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Editorial Team

Published: 25/04/2024
Canary Wharf at night

Four of the UK’s largest banks – Barclays, HSBC, Lloyds Banking Group and NatWest Group – control 75% of current accounts, but are they rewarding their customers’ loyalty?


With some of the UK’s biggest banks coming under renewed fire in recent months for offering uninspiring interest rates and reducing in-branch access, is it time to question whether these providers are becoming too big?

New analysis in INTEREST from Moneyfacts reflects on the continual poor value being offered to consumers by the UK’s ‘Big Four’ banks (Barclays, HSBC, Lloyds Banking Group and NatWest Group) in recent years as they profit from their near monopoly of market.


A history of low rates

In the wake of the financial crisis of 2008 and up until 2022, the average savings rate offered by UK banks was just 1.52%, according to INTEREST.  This is despite the average rate of UK inflation sitting considerably higher at 2.71% throughout the same period.

With many of the big banks using quantitative easing measures taken by the Bank of England during this time to justify offering meagre returns, finding a savings deal that could better inflation was a rarity.

As recently as April 2021, it’s revealed Barclays Bank paid an average of just 0.15% across its nine open savings accounts. Meanwhile, Lloyds Bank had 21 accounts with returns averaging 0.23%; HSBC, 25 accounts paying an average of 0.24%; and NatWest offering an average of 0.38% with its 19 open accounts.

Across these 74 accounts, their customers received average returns of just 0.26% in total, despite inflation at the time sitting at 1.5%.

This is a phenomenon that can still be seen today to an extent. Even though inflation slowed only slightly to 3.2% in March and the Bank of England base rate sits at a 15-year high of 5.25%, the ‘Big Four’ continue to each pay less than 2.00% on a selection of their easy access accounts*.

By contrast, the average easy access account paid a rate of 3.11% at the start of April, according to data from the Moneyfacts UK Savings Trends Treasury Report.


Easy access savings rates offered by the UK's 'Big Four' banks
Provider Account Name Gross rate at £10,000
Barclays Bank Everyday Saver 1.65%
HSBC Flexible Saver 1.98%
Lloyds Bank Easy Saver 1.40%
NatWest  Flexible Saver 1.74%
Easy access savings accounts available to new customers that permit multiple withdrawals without penalty.


In a recent update on the implementation of its Consumer Duty, the Financial Conduct Authority (FCA) noted the failure of some firms to show that products offer fair value to retail customers.

“Some firms have relied solely on an assessment of similar product offerings in a market. This alone does not prove that the customer is getting a good deal. We also see statement being made about value, without any qualitative reasoning outlining why a firm considers that its products offer fair value,” the FCA explained.

What is Consumer Duty?

Introduced in July 2023, the FCA’s Consumer Duty sets out the expectations for the standard of care banks and building societies provide to consumers. Among its desired outcomes, the Duty looks to ensure fair prices and quality are being offered to consumers, and that the diverse needs of consumers are being met.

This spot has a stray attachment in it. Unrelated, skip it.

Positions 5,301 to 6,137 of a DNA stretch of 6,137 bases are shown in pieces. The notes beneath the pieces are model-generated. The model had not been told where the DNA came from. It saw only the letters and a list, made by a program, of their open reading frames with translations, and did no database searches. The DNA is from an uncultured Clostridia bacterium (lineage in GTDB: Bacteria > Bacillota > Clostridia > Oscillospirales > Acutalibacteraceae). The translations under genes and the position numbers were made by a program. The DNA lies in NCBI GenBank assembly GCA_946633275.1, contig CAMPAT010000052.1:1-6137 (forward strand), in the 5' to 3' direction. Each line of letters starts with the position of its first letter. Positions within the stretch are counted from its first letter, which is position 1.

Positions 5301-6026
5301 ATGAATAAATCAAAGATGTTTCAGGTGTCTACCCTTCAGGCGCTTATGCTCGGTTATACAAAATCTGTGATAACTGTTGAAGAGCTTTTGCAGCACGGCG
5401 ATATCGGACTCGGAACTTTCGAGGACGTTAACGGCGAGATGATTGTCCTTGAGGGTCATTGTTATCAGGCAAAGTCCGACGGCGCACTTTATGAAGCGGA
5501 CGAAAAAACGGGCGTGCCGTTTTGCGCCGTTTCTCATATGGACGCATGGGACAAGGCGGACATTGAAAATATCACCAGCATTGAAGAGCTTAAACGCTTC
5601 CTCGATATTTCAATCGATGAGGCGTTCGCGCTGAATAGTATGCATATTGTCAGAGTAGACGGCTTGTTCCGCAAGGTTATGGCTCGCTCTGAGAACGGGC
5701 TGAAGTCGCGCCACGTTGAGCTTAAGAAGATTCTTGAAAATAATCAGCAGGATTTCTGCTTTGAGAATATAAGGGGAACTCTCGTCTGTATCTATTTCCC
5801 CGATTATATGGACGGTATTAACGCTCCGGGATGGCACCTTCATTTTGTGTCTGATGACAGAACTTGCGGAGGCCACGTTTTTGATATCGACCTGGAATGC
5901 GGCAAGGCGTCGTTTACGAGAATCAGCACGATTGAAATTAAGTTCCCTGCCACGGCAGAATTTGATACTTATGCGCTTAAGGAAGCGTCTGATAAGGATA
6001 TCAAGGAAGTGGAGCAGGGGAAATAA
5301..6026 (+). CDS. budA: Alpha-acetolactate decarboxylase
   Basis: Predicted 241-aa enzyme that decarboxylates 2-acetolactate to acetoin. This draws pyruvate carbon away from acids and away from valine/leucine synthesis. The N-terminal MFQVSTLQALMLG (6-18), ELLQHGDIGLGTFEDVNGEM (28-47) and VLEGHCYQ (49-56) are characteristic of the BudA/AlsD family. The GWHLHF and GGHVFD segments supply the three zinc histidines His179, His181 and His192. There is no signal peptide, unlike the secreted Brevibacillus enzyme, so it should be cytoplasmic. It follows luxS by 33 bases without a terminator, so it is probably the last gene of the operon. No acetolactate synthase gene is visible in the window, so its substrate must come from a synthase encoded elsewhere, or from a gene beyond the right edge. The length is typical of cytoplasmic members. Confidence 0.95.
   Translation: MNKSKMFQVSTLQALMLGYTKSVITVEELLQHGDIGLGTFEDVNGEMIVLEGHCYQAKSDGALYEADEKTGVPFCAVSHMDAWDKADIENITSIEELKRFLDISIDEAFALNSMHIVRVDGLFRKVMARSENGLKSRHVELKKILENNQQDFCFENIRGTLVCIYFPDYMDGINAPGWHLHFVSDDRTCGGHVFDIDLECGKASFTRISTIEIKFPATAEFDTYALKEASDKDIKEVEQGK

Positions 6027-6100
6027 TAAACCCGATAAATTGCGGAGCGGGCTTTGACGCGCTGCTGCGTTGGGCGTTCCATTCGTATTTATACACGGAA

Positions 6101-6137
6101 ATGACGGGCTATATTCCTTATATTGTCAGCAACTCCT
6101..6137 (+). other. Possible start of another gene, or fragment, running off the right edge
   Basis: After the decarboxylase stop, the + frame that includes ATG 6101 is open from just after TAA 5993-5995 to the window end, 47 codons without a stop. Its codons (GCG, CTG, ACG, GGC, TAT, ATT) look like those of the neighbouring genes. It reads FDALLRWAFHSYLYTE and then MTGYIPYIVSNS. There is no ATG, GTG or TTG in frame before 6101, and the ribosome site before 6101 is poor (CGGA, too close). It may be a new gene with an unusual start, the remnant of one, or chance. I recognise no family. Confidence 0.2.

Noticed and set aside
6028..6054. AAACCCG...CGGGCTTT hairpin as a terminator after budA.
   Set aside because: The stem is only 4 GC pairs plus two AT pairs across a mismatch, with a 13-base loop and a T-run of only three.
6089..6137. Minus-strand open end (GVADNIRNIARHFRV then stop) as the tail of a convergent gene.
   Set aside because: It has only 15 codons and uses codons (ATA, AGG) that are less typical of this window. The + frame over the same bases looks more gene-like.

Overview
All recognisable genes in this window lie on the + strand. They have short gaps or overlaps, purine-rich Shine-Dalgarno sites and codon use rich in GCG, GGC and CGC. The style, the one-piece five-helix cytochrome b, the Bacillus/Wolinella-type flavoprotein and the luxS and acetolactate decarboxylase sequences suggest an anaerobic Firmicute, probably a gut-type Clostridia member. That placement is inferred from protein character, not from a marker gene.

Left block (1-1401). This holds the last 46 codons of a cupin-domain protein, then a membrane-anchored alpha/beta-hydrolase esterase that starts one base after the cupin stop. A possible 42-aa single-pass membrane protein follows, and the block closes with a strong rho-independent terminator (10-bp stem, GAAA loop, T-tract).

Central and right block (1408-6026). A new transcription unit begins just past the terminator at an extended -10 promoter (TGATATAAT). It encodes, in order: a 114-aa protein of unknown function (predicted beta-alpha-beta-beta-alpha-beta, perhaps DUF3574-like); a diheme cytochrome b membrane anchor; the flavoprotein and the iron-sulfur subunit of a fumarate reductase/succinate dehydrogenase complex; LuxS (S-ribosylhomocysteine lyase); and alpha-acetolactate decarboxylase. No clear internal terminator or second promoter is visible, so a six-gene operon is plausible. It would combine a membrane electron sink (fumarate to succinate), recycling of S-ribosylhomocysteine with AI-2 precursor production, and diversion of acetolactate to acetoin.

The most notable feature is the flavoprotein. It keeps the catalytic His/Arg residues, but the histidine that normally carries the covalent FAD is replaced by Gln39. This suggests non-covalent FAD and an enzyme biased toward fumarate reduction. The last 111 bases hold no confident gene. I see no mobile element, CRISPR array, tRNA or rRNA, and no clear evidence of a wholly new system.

Declining branch access

The problem of poor interest rates is further aggravated by a decline in the number of bank and building society branches operating in the UK.

Moneyfacts’ research found more than a third (40%) of easy access savings accounts failed to offer in-branch access in January 2024 - up from 37% the previous year and 29% a decade ago.

This follows the number of bank branches in operation in the UK falling from 14,689 in 1986 to just 5,745 in 2023, according to data from the British Bankers’ Association (BBA) and the Office for National Statistics (ONS), which was collated by the House of Commons Library.

The same data found the number of building society branches also fell from 6,954 to 1,925 within this period.

INTEREST says closures have been mutually disadvantageous for both providers and their customers. By closing branches, the publication argues providers have lost contact with their customers – particularly small businesses which would utilise their local branch as a matter of course when it came to borrowing, expanding, moving, buying and investing.

Meanwhile, a report from the House of Lords Library on the impact of branch closures on local communities identified people with disabilities, older generations and those living in rural areas as groups who may be most affected.

“The Big Four banks must be stopped from abusing their dominant position in the future. They must restore competition between them – starting with stopping any more bank closures and then restoring branches to unbanked areas,” states INTEREST.

“The Financial Conduct Authority (FCA), under its Consumer Duty Rules, is now able to wield a fairly large stick and should do so,” the publication concludes.

As for those whose loyalty is not being rewarded, you can compare the best savings rates currently available with our regularly updated charts and consider switching if you find an attractive offer that meets your needs.

For accounts that operate in person, you can filter by ‘branch’ under account opening and management methods after selecting ‘full search’ on our charts.


INTEREST is a publication using Moneyfacts’ data, intelligence, impartial editorial and graphs to inform readers of the factors influencing the UK’s central interest rate. Printed and despatched in advance of the Bank of England’s Monetary Policy Committee (MPC) meetings, it seeks to provide historical and political context and an insight into the decision-making process.


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